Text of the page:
i.e. accounted holy. Back to context...
see Rev.17.4: 'full of abominations'. Back to context...
not in OED. Back to context...
OED 'slent', v.3: 'Now dial. [Of obscure origin.] To split or cleave; to rend.' Back to context...
some mistake? Back to context...
cf. Isaiah 64:6. OED 'menstruous' 3: 'Defiled (as if) with menstrual blood (in the Old Testament referred to as the type of horrible pollution). Hence, in the 17th c. often: Horribly filthy or polluted. Obs.: Isaiah 64:6 marginal note (1560 Geneva version): "Our righteousnes and best vertues are before thee as vile cloutes, or, (as some read) like the menstruous clothes of a woman." Jonson Alchemist (1610) iii. i, 31ff.: "This heat of his may turn into a zeal, / And stand up for the beauteous discipline / Against the menstruous cloth and rag of Rome." Winyard Midsummer-Moon (1648) 1: "The Scarlet-whore of Babylon spawn'd it with her / menstruous profluviums." ' Back to context...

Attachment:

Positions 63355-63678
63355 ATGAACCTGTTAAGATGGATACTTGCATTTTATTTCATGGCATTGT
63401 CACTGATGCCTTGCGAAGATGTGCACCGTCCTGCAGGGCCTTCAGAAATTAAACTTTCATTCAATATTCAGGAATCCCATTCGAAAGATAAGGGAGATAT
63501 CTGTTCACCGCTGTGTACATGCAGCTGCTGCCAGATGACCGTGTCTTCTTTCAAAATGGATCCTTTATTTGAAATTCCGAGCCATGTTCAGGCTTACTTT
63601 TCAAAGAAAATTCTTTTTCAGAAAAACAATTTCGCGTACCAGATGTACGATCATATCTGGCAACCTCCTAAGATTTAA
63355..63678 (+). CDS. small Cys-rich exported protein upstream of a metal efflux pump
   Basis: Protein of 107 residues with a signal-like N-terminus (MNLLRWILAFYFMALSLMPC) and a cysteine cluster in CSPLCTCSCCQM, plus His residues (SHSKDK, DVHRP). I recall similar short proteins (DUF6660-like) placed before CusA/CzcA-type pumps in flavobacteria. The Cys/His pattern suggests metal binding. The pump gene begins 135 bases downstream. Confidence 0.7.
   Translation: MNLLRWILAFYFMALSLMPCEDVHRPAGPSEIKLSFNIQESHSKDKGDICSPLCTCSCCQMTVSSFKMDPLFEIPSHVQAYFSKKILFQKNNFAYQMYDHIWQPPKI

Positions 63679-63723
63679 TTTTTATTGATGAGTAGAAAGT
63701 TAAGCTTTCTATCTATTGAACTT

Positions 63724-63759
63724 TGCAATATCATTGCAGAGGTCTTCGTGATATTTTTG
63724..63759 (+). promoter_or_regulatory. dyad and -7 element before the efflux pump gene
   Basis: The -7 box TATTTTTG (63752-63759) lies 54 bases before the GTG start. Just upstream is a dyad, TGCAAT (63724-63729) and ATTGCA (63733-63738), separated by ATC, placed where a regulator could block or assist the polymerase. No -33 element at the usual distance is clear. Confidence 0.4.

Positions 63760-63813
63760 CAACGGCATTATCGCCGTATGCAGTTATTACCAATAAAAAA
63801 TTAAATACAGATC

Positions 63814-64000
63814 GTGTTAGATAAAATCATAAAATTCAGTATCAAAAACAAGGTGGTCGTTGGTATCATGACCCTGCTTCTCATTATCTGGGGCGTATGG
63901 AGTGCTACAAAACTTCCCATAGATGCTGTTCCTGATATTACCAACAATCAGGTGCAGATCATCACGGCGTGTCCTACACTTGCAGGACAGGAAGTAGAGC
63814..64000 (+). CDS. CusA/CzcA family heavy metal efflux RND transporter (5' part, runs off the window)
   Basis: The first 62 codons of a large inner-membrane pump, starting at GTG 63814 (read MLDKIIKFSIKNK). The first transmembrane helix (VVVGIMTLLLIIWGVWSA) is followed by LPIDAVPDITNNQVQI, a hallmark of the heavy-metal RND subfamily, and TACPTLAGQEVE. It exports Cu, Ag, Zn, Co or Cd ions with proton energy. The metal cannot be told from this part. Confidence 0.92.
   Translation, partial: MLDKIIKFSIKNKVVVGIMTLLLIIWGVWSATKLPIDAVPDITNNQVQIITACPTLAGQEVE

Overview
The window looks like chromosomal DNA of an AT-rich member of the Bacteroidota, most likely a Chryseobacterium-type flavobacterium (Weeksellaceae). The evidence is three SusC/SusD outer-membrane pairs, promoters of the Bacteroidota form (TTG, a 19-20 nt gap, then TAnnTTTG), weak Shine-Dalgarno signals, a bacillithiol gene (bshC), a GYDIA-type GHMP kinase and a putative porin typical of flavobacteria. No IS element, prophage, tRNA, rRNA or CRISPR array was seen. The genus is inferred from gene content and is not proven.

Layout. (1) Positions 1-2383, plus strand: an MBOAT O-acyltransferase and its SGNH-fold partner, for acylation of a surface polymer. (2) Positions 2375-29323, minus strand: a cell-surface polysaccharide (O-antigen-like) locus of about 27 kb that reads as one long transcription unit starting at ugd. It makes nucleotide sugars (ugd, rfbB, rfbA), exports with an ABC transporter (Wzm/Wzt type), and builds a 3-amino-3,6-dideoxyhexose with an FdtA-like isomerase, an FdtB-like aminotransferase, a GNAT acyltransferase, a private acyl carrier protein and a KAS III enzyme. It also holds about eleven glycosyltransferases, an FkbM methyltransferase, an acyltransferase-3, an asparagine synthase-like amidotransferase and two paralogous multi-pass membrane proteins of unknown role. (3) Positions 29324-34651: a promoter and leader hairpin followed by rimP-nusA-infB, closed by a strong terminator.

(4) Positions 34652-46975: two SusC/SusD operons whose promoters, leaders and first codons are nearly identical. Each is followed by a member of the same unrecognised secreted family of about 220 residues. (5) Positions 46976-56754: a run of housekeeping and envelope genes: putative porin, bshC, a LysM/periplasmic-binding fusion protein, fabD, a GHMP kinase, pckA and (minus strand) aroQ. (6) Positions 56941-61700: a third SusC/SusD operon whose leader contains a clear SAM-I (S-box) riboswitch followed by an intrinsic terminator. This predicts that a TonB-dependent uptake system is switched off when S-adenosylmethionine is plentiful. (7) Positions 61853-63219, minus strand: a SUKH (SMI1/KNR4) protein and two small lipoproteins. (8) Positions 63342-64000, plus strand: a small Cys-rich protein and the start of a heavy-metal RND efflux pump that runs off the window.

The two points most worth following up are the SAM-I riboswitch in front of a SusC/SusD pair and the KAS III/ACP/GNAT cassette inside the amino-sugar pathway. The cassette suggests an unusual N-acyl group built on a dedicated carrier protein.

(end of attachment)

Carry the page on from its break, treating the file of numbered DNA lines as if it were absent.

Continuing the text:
= strikes. Back to context...
NB: this suggests AV is version used throughout. See OED 8. 'The phrase "idol shepherd" used in Zech. 11:17 in Geneva Bible and 1611 (where the Vulg. has "O pastor et idolum, ..." was frequently used in 17th-century polemics, sometimes with allusion to idolatry, sometimes with idol taken as "counterfeit" or "sham", sometimes associated with idle, and so "neglectful of duty". 1560 Bible (Genev.) ibid.: "O idole shepherd that leaveth the flocke." 1575-85 Abp. Sandys Serm. (Parker Soc.) 71: "Wo therefore to the idle and idol pastor." 1590 H. Barrow in Confer. iii. 55: "We are ledd unto Idoles when we are ledd unto such Ministers as you, which are Idole Shepherds and Ministers." 1611 Bible Zech. xi. 17: "Woe to the idoll shepheard that leaveth the flocke." 1612 T. Taylor Comm. Titus ii. 1: "All idle, and idoll, Ministers that thrust themselves in for Pastors, and can onely feed themselves." 1634 Canne Necess. Separ. (1849) 121: "Reading of homilies in the church is said to be but the instrument of foolish and idol shepherds." ' Back to context...
It is a blend of the two verses. Back to context...
Revelation 14:8. Back to context...
recte 5. Back to context...
and 10. Back to context...